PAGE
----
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  15. jrblue

    jrblue Tele-Afflicted

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    Eallen described what I would do. It's pretty easy to get a good match in black. While this repair is easy if you know how to handle the materials, it is easy to create a spectacularly ugly mess -- like the majority of "fixers" end up doing -- if you lack patience, skill, and judgment. And that's not a ding. It's a hack, or maybe a gash. A ding is a small dent. Good luck. It's a straightforward fix, but only if you can get the right materials and work with care.
     
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  16. beagle

    beagle Friend of Leo's

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    Actually it works very well, and the repair is invisible, but I'll bow to your superior knowledge. :D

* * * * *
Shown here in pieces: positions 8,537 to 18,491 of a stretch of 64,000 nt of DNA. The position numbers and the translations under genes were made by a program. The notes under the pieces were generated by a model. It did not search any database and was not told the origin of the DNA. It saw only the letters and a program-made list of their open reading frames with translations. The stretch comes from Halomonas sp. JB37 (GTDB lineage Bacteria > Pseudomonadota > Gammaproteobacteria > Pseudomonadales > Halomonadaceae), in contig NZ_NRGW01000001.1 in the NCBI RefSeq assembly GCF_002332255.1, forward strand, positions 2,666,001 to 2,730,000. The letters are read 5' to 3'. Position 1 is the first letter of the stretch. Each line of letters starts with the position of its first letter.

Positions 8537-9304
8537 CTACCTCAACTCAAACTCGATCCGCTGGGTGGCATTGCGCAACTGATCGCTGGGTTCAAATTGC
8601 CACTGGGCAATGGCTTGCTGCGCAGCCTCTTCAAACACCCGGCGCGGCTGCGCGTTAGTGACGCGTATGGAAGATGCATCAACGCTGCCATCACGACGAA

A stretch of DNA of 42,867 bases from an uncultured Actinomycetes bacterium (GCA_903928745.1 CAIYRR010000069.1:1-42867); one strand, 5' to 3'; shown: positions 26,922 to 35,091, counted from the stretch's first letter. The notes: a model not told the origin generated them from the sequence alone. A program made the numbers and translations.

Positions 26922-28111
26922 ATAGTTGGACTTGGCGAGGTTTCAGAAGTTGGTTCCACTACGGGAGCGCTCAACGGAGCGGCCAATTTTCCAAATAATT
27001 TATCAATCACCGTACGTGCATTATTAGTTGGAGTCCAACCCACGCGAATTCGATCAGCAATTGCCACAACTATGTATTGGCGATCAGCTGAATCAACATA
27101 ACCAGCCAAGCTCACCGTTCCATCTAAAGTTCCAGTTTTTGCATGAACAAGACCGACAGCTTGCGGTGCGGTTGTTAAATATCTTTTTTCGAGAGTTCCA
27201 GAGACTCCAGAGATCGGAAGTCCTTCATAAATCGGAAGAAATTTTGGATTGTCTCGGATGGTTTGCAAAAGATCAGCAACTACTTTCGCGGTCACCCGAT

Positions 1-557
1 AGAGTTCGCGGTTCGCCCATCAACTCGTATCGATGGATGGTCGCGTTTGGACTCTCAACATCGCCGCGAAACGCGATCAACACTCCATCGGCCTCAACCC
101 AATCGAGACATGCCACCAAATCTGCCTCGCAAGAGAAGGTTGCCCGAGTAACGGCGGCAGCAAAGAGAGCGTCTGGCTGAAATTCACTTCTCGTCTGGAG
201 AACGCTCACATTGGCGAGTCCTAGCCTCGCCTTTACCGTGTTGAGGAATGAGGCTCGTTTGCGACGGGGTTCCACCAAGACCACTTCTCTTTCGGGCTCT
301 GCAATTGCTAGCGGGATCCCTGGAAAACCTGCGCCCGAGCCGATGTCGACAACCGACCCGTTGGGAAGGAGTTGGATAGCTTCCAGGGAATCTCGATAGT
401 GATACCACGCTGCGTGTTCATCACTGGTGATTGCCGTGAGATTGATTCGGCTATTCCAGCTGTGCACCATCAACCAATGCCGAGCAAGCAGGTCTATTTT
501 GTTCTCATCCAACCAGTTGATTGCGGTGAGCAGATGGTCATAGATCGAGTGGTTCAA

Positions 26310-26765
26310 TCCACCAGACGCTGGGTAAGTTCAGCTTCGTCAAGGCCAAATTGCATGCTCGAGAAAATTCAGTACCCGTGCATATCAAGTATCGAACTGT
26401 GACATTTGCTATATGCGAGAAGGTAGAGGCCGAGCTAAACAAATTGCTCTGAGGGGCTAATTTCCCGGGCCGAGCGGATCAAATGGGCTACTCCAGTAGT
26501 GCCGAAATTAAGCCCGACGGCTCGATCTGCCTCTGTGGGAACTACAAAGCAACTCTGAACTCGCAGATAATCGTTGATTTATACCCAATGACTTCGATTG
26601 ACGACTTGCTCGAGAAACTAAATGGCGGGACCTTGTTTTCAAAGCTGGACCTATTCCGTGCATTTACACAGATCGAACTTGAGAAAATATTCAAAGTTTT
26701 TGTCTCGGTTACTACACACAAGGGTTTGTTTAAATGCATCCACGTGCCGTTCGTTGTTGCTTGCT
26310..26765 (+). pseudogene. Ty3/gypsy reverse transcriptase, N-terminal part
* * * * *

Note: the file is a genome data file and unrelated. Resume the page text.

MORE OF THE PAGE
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  17. Luis Mendo

    Luis Mendo TDPRI Member

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    I followed the above procedure, and this is the result. It could have been better, but hey, not bad for being my first time.

    It's worth mentioning that the superglue (cianoacrilate) interacted with the finish on the edges of the ding and caused a whitish rim about 1 mm thick. So I had to put the nail polish and the lacquer over that too.

    después_IMG_1334.JPG después_IMG_1336.JPG
     
    Last edited: Apr 16, 2019
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  18. FenderGuy53

    FenderGuy53 Poster Extraordinaire